North Fork golf course owners hope four clubs, one price will boost business

BARBARAELLEN KOCH PHOTO | The Baiting Hollow Club's 25,000 square-foot clubhouse was developed by the global architectural firm Hart/Howerton and further developed by architect Rob Stromski of Rocky Point.

Back in the 1990s, new golf courses were a common site on Long Island, as the industry appeared to be booming.

But when the economy went south, golf courses weren’t immune, and some were even shut down and sold to developers.

Now a couple of golf clubs in Riverhead Town are planning to fight the economic doldrums together.

Olde Vine Golf Club on Reeves Avenue in Riverhead and the Baiting Hollow Club on Sound Avenue in Baiting Hollow are unveiling a new plan where anyone who buys a full equity membership at Olde Vine before Dec. 15 will also get a full membership at Baiting Hollow.

An existing arrangement Olde Vine has with The Links at Cherry Creek and the Woods at Cherry Creek will also apply to the members of both clubs. Currently, Olde Vine members can play at the two Cherry Creek clubs, which are public courses, for no additional cost, according to Ed Wankel, the general manager at Olde Vine and a former county parks commissioner.

“Baiting Hollow was having some financial problems, which is no secret,” Mr. Wankel said. “So one of the sponsors here at Olde Vine, George Heinlein, along with Neil Rego, who is one of the mortgage holders at the Baiting Hollow Club, decided to jointly purchase Baiting Hollow.”

Baiting Hollow Club had built a new, 25,000-square-foot clubhouse and was planning to build 30 new homes along the course when the economy tanked, Mr. Wankel said. The house lots have not been built.

The Bank of Smithtown initiated foreclosure proceedings against the club’s owners, Rugby Recreational Group, LLC, in 2010.

Mr. Heinlein is a prominent developer in the Riverhead area and Mr. Rego was also one of the owners of Baiting Hollow Club in the past. The Baiting Hollow golf course, which was recently redesigned, was built in 1966 and has been known as Fox Hills Golf & Country Club, Flagg Country Club and Baiting Hollow Country Club in past years.

Both Olde Vine and Baiting Hollow are now private courses.

Olde Vine, which opened in 2003, is an equity membership course, meaning that it’s members bought equity in the club for 10 years, and they will take over the ownership of the club on Jan. 1, 2014, Mr. Wankel said. “So now, if you join Olde Vine as an equity member, you can play all four courses,” Mr. Wankel. “This is probably the only equity club in Suffolk County that I’m aware of.”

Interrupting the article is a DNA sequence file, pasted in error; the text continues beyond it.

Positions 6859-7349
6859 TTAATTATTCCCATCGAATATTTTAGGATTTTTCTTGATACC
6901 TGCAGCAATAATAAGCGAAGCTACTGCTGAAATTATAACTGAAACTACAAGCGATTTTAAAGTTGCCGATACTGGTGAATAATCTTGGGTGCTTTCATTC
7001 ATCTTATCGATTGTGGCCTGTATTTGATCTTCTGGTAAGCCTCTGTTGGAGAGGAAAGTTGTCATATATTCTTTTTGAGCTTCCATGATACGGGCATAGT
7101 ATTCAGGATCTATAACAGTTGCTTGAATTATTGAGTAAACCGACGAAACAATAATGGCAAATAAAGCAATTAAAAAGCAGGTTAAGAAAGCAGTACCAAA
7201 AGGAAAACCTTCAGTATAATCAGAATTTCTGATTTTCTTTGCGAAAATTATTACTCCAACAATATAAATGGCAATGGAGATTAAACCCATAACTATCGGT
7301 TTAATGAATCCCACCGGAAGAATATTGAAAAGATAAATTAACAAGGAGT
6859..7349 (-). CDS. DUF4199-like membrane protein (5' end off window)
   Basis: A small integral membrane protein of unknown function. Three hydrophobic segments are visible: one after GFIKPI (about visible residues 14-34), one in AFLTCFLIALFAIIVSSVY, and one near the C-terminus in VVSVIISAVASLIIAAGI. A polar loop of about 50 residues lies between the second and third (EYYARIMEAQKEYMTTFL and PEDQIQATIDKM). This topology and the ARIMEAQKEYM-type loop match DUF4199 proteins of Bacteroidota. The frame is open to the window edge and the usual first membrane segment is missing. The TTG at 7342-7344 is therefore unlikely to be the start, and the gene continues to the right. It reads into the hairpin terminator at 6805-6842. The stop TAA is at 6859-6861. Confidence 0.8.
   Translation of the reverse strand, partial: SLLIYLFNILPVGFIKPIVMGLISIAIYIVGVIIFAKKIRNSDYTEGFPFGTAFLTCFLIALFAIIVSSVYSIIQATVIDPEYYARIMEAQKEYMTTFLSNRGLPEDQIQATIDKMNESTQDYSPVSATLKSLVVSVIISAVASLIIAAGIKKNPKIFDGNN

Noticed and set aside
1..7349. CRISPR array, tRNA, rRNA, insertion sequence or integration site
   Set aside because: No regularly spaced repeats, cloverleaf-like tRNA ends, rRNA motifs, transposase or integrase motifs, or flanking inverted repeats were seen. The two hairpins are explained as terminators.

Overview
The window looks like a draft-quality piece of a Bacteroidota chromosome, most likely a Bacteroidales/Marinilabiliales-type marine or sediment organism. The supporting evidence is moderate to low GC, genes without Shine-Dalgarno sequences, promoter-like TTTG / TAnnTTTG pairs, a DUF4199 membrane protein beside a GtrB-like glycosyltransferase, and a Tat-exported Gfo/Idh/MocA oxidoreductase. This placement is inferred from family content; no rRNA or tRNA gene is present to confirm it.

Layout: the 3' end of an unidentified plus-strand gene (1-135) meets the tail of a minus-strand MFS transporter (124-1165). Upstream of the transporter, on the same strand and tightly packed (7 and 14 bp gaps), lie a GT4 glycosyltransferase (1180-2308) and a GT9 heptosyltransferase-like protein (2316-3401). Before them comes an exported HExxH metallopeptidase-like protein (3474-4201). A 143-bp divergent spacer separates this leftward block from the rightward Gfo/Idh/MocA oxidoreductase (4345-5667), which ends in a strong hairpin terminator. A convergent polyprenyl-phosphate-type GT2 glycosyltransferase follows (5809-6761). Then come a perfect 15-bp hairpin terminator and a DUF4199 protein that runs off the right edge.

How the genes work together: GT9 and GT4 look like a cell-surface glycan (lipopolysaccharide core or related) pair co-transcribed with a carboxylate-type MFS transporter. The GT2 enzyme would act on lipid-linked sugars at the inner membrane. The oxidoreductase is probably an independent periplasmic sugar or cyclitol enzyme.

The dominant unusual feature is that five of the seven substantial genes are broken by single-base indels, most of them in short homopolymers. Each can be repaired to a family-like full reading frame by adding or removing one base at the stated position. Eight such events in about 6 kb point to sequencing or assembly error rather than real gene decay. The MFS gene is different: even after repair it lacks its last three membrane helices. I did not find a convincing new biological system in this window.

The new ownership at Baiting Hollow Club takes over on Dec. 1, and Chris Vene of Wading River will become the general manager of the club then.

“I grew up on this golf course,” Mr. Vene said. His uncle, Mr. Rego, bought the course in 1981 when it was still called Flagg, and Mr. Vene said he worked on the club for three years starting in 1989.

“I’ve been working on golf courses since I was 14,” said Mr. Vene said, who now runs a golf course maintenance company.

“It’s a tough economy for golf right now,” he added. “Golf is probably going through one of it’s worst times ever. If you go back to the 1990s, they did a study that called for 10 more golf courses to be built in Suffolk County. Instead, about 20 were built and they flooded the market.”

The arrangement between Olde Vine and Baiting Hollow will allow the two courses to share equipment and personnel, Mr. Wankel said.

The membership equity costs at Olde Vine, which were once as high as $52,000, are now selling at $9,995, Mr. Wankel said.

“The synergy of having a dual golf course membership with both of those clubs being within three miles of each other is what I believe can make both of them thrive,” Mr. Vene said.

“It’s a lot more economically feasible to be sharing resources for two golf courses in this kind of economy,” Mr. Wankel said.

Olde Vine and Baiting Hollow also are two different types of course, with Olde Vine being a links course and Baiting Hollow, which was designed by the noted golf course architect Robert Trent Jones, a more traditional course, Mr. Vene said.

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